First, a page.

On Saturday morning NPR’s Weekend Edition aired a somber story about how the Catholic Cathedral of the Blessed Sacrament in Sacramento is celebrating Mass in a concrete alley, with the priest celebrating from a fire escape.
But there was something missing — anyone who objected to these restrictions. Instead, reporter Pauline Bartolone made an argument for extending the new outdoor-worship regime:
PAULINE BARTOLONE: Susan Abraham is dean of the Pacific School of Religion in the Bay Area. She’s Catholic herself and says the pandemic is a good time to rethink all sorts of spiritual practices.
SUSAN ABRAHAM: I’m not a fan of fetishizing any particular holy shrine or space as the only kind of – or the purest kind of holiness. I’m willing to say, as a Catholic with an expansive and capacious imagination, that there is more to holiness than what human beings may want to grasp at.
BARTOLONE: During the Mass behind Sacramento’s cathedral, some parishioners kneeled on the cement as they worshipped. Maria Balakshin said, in some ways, it’s even more spiritual to attend Mass outdoors.
MARIA BALAKSHIN: To me personally, it is more intimate. I feel like the people who are here are really true Christians that want to practice their faith.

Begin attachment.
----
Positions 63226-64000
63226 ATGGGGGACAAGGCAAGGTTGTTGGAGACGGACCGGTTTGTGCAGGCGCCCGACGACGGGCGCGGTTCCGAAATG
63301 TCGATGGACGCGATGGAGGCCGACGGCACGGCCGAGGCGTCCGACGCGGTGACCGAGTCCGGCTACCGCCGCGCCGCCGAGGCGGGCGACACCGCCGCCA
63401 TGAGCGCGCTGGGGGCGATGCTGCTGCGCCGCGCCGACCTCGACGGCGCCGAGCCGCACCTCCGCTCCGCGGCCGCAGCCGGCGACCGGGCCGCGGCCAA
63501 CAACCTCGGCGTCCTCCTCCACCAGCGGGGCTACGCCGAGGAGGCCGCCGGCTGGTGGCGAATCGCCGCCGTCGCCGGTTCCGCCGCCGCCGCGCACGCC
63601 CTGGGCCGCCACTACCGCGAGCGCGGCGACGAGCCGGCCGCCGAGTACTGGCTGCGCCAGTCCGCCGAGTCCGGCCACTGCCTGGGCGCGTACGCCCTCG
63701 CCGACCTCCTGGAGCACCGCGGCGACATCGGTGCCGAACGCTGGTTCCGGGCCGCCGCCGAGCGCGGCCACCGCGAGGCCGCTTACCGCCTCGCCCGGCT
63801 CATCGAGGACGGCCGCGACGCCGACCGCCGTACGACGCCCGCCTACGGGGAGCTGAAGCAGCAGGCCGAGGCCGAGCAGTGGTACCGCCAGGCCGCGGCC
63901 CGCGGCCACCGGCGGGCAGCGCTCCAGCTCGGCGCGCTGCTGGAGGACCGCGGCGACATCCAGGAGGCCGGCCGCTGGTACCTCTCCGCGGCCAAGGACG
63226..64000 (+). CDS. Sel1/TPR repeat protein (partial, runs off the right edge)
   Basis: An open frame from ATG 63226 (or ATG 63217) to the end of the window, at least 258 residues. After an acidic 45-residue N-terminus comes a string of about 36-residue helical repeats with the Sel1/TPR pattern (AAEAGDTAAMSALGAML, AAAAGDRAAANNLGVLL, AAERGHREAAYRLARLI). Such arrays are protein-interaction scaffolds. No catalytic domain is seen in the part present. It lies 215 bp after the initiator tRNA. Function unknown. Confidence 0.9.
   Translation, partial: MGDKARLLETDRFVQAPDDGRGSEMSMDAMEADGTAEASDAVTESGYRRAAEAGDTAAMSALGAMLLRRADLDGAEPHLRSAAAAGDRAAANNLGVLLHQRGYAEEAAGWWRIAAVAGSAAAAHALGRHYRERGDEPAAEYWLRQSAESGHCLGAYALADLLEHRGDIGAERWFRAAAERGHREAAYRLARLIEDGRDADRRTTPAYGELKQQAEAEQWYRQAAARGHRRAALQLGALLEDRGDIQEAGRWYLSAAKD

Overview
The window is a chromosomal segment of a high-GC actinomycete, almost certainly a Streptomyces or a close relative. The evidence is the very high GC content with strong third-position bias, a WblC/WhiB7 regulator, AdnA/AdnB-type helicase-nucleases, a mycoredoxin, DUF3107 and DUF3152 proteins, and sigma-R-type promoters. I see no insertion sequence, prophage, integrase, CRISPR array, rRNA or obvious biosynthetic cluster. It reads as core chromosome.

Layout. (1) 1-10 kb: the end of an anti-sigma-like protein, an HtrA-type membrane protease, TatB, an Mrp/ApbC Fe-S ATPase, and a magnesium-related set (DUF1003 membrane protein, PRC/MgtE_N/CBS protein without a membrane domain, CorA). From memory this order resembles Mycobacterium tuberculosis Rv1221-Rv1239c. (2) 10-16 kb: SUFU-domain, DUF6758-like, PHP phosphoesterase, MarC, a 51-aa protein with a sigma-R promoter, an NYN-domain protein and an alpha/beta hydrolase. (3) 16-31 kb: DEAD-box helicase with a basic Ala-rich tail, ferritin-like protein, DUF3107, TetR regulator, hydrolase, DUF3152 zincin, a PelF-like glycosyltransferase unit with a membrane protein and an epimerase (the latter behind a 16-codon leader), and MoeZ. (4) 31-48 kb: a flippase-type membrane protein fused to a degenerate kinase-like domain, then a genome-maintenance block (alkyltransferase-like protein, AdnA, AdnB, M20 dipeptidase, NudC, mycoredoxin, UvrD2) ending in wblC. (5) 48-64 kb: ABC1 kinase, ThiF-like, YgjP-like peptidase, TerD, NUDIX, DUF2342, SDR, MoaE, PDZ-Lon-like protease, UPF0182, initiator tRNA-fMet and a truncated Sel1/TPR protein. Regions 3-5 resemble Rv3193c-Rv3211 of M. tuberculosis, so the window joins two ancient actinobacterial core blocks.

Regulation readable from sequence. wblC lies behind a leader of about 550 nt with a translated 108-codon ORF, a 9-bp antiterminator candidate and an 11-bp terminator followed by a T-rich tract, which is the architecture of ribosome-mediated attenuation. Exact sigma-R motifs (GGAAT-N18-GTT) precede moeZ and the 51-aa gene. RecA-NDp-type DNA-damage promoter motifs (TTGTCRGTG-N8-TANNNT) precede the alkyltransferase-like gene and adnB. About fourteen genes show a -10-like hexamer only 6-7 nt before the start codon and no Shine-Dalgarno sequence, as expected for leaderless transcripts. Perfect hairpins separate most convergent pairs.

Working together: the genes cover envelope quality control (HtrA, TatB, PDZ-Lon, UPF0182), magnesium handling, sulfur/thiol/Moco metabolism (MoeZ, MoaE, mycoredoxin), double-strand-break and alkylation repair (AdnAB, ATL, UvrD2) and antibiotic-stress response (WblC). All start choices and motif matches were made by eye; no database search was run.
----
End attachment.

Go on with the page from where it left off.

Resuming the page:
There was something else missing from the NPR story.
On August 31, Gov. Gavin Newsom allowed indoor operations for Sacramento County businesses (but not churches):
Hair salons and barbershops
All retail (25% maximum capacity)
Shopping centers (Malls, destination centers, swap meets, excluding food courts and common areas) maximum 25% capacity
Why are churches less important than businesses? It’s not like you’re more likely to be infected inside during a religious service than shopping for shoes. No one at NPR was asking.
NPR also ignored a large evangelical Christian protest of the religion restrictions last Sunday at the state capital building in Sacramento. Christian activist Sean Feucht keeps demonstrating how the media has a double standard favoring the left on the coronavirus.